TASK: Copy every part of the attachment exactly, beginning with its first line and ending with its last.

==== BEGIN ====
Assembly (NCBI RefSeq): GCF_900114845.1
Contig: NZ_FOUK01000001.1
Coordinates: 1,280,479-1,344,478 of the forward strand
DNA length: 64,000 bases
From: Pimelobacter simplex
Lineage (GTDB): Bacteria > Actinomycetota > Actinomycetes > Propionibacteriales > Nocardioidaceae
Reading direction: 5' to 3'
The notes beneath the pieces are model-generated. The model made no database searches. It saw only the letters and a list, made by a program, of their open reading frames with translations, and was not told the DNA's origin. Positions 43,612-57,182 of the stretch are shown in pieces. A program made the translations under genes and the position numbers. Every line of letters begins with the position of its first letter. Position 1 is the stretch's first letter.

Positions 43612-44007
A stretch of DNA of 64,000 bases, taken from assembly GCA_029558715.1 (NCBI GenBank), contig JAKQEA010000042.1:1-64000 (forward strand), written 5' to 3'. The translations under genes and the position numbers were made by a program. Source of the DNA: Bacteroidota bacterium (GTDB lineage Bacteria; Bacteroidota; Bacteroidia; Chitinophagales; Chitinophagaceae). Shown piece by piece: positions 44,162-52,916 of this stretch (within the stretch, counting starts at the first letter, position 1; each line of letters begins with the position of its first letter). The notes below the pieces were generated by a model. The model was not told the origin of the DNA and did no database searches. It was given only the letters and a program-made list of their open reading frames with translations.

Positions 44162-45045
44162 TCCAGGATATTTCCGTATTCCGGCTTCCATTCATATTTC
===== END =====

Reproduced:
Assembly (NCBI RefSeq): GCF_900114845.1
Contig: NZ_FOUK01000001.1
Coordinates: 1,280,479-1,344,478 of the forward strand
DNA length: 64,000 bases
From: Pimelobacter simplex
Lineage (GTDB): Bacteria > Actinomycetota > Actinomycetes > Propionibacteriales > Nocardioidaceae
Reading direction: 5' to 3'
The notes beneath the pieces are model-generated. The model made no database searches. It saw only the letters and a list, made by a program, of their open reading frames with translations, and was not told the DNA's origin. Positions 43,612-57,182 of the stretch are shown in pieces. A program made the translations under genes and the position numbers. Every line of letters begins with the position of its first letter. Position 1 is the stretch's first letter.

Positions 43612-44007
A stretch of DNA of 64,000 bases, taken from assembly GCA_029558715.1 (NCBI GenBank), contig JAKQEA010000042.1:1-64000 (forward strand), written 5' to 3'. The translations under genes and the position numbers were made by a program. Source of the DNA: Bacteroidota bacterium (GTDB lineage Bacteria; Bacteroidota; Bacteroidia; Chitinophagales; Chitinophagaceae). Shown piece by piece: positions 44,162-52,916 of this stretch (within the stretch, counting starts at the first letter, position 1; each line of letters begins with the position of its first letter). The notes below the pieces were generated by a model. The model was not told the origin of the DNA and did no database searches. It was given only the letters and a program-made list of their open reading frames with translations.

Positions 44162-45045
44162 TCCAGGATATTTCCGTATTCCGGCTTCCATTCATATTTC